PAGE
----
The federal government has asked the U.S. Supreme Court to review Hobby Lobby Stores Inc.'s legal challenge to part of the Affordable Care Act.
The court will consider whether to take up the case in the next six weeks. If the federal government's petition for Supreme Court review is granted, the court would likely decide the case before the end of its term in June 2014.
Hobby Lobby's founder and CEO, David Green and his family are morally opposed to some types of contraceptives, including the morning-after pill, that the new health care law requires them to cover as part of the company's employee health insurance plan. The family believes that the morning-after pill and some other emergency contraceptives are a form of abortion, which conflicts with their Christian beliefs.
“The United States government is taking the remarkable position that private individuals lose their religious freedom when they make a living,” Kyle Duncan, general counsel of the Becket Fund for Religious Liberty and lead lawyer for Hobby Lobby, said in a statement. “We're confident that the Supreme Court will reject the government's extreme position and hold that religious liberty is for everyone — including people who run a business.”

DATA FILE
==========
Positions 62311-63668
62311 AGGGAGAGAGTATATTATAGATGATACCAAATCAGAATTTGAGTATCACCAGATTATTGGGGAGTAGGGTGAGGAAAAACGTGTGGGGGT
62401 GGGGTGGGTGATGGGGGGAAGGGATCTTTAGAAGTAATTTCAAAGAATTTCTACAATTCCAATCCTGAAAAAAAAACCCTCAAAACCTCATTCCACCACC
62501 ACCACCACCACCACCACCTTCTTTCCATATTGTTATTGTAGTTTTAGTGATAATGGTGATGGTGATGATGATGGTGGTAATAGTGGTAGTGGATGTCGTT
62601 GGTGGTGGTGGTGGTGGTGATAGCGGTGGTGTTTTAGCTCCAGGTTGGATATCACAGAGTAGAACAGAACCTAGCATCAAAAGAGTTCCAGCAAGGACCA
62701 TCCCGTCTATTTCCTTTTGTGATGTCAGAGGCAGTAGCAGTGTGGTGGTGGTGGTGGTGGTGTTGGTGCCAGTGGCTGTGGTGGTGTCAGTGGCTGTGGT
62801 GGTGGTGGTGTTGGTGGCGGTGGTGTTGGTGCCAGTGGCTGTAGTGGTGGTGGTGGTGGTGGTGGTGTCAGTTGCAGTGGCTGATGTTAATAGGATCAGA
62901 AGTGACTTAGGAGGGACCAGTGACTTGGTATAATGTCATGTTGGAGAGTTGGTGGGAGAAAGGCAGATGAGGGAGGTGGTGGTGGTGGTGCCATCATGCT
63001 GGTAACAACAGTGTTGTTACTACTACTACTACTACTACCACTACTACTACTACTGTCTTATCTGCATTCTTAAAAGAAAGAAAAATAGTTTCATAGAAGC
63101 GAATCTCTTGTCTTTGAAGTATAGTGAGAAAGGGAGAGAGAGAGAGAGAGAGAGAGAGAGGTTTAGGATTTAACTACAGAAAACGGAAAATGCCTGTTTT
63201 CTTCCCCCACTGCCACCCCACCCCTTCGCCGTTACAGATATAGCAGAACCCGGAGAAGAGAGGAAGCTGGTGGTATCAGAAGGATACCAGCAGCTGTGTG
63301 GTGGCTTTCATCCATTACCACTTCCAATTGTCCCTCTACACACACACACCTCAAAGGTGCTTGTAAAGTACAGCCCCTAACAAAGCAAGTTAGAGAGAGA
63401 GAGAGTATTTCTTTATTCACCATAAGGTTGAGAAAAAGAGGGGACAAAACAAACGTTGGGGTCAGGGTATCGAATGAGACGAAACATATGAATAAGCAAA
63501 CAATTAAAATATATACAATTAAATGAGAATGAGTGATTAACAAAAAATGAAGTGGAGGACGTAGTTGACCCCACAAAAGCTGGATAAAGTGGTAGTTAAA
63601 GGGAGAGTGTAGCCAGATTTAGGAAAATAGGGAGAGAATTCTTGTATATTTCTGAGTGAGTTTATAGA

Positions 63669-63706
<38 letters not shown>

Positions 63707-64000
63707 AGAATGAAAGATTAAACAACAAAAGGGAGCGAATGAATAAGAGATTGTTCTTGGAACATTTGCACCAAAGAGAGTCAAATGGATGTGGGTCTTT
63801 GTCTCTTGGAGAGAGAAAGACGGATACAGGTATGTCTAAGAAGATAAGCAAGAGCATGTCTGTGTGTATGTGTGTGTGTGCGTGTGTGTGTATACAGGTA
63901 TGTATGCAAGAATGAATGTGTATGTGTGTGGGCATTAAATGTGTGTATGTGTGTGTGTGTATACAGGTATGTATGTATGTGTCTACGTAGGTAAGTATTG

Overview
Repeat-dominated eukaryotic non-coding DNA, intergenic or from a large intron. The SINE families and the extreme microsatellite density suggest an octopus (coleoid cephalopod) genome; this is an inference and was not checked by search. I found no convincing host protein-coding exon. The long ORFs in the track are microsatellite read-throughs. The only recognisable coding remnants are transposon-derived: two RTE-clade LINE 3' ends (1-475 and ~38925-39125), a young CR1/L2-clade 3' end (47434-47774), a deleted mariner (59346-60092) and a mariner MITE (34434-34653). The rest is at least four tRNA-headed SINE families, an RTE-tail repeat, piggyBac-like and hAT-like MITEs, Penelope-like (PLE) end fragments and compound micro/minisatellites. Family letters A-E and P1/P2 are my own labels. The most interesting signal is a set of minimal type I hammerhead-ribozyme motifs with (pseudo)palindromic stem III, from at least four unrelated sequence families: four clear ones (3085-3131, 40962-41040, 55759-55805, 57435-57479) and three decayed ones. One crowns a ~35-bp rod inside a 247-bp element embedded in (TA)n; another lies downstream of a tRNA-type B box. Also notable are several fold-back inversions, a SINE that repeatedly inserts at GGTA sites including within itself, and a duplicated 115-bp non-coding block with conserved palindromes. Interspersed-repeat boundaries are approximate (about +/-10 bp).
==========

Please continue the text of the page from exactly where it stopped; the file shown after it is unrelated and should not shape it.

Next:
Earlier this week, the government filed court papers indicating that it would also challenge a preliminary injunction that Hobby Lobby won in July that has allowed the company avoid millions of dollars in fines for refusing to cover the cost of emergency contraceptives for its employees while its court case is pending.